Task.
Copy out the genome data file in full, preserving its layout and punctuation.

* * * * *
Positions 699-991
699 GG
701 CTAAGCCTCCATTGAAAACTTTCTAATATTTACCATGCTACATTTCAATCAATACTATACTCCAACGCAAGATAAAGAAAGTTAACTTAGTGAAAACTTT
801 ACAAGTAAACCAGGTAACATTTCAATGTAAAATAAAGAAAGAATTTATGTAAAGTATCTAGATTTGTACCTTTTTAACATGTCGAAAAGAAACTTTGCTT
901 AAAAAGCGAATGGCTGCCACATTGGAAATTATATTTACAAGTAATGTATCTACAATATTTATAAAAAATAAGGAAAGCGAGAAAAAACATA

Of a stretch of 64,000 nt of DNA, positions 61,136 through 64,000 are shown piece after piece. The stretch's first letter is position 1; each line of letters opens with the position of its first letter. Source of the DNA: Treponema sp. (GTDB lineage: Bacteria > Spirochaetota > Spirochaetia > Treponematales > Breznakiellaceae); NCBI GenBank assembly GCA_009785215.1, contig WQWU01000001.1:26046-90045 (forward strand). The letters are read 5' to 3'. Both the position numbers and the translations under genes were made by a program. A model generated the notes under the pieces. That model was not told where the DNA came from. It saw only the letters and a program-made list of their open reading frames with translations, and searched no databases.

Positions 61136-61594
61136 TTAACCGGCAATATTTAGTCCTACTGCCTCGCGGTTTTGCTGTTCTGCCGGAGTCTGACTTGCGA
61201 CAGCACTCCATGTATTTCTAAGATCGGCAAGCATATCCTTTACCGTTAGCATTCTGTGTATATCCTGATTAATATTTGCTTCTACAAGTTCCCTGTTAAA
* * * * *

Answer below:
Positions 699-991
699 GG
701 CTAAGCCTCCATTGAAAACTTTCTAATATTTACCATGCTACATTTCAATCAATACTATACTCCAACGCAAGATAAAGAAAGTTAACTTAGTGAAAACTTT
801 ACAAGTAAACCAGGTAACATTTCAATGTAAAATAAAGAAAGAATTTATGTAAAGTATCTAGATTTGTACCTTTTTAACATGTCGAAAAGAAACTTTGCTT
901 AAAAAGCGAATGGCTGCCACATTGGAAATTATATTTACAAGTAATGTATCTACAATATTTATAAAAAATAAGGAAAGCGAGAAAAAACATA

Of a stretch of 64,000 nt of DNA, positions 61,136 through 64,000 are shown piece after piece. The stretch's first letter is position 1; each line of letters opens with the position of its first letter. Source of the DNA: Treponema sp. (GTDB lineage: Bacteria > Spirochaetota > Spirochaetia > Treponematales > Breznakiellaceae); NCBI GenBank assembly GCA_009785215.1, contig WQWU01000001.1:26046-90045 (forward strand). The letters are read 5' to 3'. Both the position numbers and the translations under genes were made by a program. A model generated the notes under the pieces. That model was not told where the DNA came from. It saw only the letters and a program-made list of their open reading frames with translations, and searched no databases.

Positions 61136-61594
61136 TTAACCGGCAATATTTAGTCCTACTGCCTCGCGGTTTTGCTGTTCTGCCGGAGTCTGACTTGCGA
61201 CAGCACTCCATGTATTTCTAAGATCGGCAAGCATATCCTTTACCGTTAGCATTCTGTGTATATCCTGATTAATATTTGCTTCTACAAGTTCCCTGTTAAA